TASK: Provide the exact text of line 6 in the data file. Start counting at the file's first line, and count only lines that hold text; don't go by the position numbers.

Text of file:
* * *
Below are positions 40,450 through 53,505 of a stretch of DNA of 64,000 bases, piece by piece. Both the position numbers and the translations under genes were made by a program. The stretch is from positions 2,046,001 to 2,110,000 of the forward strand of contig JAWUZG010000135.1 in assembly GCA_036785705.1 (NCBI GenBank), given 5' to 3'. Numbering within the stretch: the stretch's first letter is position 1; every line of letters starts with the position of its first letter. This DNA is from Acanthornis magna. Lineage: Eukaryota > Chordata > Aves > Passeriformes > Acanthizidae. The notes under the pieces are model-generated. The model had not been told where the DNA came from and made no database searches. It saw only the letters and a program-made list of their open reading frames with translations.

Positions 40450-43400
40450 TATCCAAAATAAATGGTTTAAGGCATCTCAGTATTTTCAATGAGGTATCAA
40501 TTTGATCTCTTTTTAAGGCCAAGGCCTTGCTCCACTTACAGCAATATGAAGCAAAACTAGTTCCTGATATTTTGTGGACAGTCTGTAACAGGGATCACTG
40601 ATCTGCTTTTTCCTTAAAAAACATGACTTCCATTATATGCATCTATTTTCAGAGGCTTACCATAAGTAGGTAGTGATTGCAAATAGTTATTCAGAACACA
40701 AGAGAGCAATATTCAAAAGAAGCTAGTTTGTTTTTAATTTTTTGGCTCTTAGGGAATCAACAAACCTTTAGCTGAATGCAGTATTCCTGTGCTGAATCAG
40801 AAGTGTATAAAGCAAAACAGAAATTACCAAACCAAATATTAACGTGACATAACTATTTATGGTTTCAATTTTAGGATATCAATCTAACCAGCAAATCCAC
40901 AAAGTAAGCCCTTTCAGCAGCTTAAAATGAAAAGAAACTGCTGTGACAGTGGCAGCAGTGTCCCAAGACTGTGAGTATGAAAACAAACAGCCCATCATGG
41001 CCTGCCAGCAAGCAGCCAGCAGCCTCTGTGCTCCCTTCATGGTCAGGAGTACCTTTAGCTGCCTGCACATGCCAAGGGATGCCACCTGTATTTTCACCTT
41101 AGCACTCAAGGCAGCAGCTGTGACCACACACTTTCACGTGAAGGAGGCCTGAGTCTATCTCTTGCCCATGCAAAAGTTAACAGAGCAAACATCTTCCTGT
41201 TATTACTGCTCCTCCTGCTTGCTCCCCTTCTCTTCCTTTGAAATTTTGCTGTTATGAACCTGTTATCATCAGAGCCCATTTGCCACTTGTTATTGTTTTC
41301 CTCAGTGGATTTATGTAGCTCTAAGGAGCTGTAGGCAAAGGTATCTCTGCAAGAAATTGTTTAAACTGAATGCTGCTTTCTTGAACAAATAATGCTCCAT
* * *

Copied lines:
40701 AGAGAGCAATATTCAAAAGAAGCTAGTTTGTTTTTAATTTTTTGGCTCTTAGGGAATCAACAAACCTTTAGCTGAATGCAGTATTCCTGTGCTGAATCAG